Philosophy Dictionary

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Philosophy Dictionary
Why Do We Value Art?
Artistic truth The presentation of insight and revelation of important truths. I.e. we need
to look beyond the concrete and physical to how ides and themes are represented.
(Joyce)
Coherence A proposition is judged true and only true if that proposition fits in with the
set of propositions we already hold.
Correspondence A proposition is deemed true if and only if the proposition
corresponds to the state of the universe (e.g. It's raining)
EROS Experience of resmblance in outline and shape. (Hopkins) Art produces the
same kind of experience as encountering reality.
Expressionism The theory that we value art because it expresses emotion.
(Collingwood)
Imitation theory States that we value art because it is an accurate likeness of the
world. (Plato and Aristotle)
Institutional theory Opposite reaction to imitation theory. Value of art is decided by a
loosely constructed social institution called the "art world".
Necessary condition P is a prerequisite for q. E.g it is necessary for women to be
mothers.
Significant form The value of a work of art is based on certain formal qualities
exhibited by it. (Kant, Bell)
Sufficient condition P gaurantees q. E.g. too much lager is a sufficient condition for
beng drunk, but not necessary because I could get drunk by drinking too much beer or
wine.
How do we gain knowledge?
A posteriori knowledge propositions that can only be established through experience.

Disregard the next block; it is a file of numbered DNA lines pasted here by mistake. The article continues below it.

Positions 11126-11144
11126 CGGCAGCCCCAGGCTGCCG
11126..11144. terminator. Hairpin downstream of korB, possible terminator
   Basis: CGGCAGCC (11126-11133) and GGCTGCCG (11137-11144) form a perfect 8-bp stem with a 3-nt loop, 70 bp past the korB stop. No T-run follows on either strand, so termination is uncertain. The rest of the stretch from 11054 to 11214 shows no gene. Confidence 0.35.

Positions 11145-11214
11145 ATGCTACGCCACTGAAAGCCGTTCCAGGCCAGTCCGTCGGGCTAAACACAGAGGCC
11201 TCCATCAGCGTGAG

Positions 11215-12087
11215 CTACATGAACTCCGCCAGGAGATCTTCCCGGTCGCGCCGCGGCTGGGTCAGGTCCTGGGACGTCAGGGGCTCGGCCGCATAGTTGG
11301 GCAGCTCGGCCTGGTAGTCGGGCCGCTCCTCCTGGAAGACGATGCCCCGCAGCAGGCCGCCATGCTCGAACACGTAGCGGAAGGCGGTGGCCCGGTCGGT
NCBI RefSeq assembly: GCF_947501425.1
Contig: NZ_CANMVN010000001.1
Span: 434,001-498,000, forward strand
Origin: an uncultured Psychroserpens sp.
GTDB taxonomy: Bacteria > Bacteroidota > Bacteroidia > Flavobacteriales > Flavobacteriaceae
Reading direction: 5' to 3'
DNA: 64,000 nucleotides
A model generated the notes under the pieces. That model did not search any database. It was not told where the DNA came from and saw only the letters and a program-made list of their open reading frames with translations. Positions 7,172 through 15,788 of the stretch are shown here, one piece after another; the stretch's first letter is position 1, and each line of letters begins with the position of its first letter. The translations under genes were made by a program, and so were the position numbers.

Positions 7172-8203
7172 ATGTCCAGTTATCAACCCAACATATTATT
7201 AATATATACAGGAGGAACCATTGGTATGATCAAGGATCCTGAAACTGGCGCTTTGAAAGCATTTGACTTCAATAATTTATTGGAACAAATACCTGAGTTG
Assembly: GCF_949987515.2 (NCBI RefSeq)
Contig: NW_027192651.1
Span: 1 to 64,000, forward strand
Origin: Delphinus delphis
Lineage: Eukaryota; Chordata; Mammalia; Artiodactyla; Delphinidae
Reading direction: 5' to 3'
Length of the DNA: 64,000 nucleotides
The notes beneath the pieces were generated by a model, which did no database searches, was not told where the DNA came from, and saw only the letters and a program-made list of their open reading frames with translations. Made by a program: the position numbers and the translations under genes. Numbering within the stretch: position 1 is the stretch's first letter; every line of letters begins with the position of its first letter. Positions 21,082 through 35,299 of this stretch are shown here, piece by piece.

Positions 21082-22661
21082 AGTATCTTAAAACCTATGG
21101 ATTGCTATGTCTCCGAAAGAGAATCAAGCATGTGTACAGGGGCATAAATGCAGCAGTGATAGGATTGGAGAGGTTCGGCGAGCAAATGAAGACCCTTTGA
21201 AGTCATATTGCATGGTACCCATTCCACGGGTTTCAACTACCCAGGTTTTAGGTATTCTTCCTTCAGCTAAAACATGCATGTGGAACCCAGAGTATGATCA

A priori knowledge Knowledge of propositions that don't require experience to be
known to be true. E.g. All bachelors are unmarried.
Basic belief noninferentially justified belief. E.g. alll bachelors are unmarried men.
Belief A proposition we think accurately represents how things are in the world. E.g.
Snow is white.
Coherentism The view that beliefs are justified if they cohere with other beliefs.
Condillac's statue Condillac used a statue to describe a Tabula rasa. The statue is
inwardly organised like a man, but with a soul devoid of ideas.
Contingent truth A truth is contingently true if it is true in at least one possible world,
and false in at least one possible world.
Deductive argument The premises gaurantee the conclusion.
Experience Comes from the words "ex+peritus" Ex = out of or from. Peritus = to test

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What we learn from the 5 senses is from experience.
Foundationalism The theory that beliefs are ultimately inferred from basic beliefs.
2 Fountains of knowledge 1st is sensation in which we come by the ideas like yellow,
white, heat, cold, sweet, bitter etc. 2nd is reflection from which experience furnishes the
understanding with ideas perception of the operation of our own minds within us.
Homunculus fallacy The theory that there is a little person in your head carrying out
acts like interpreting sense data.…read more

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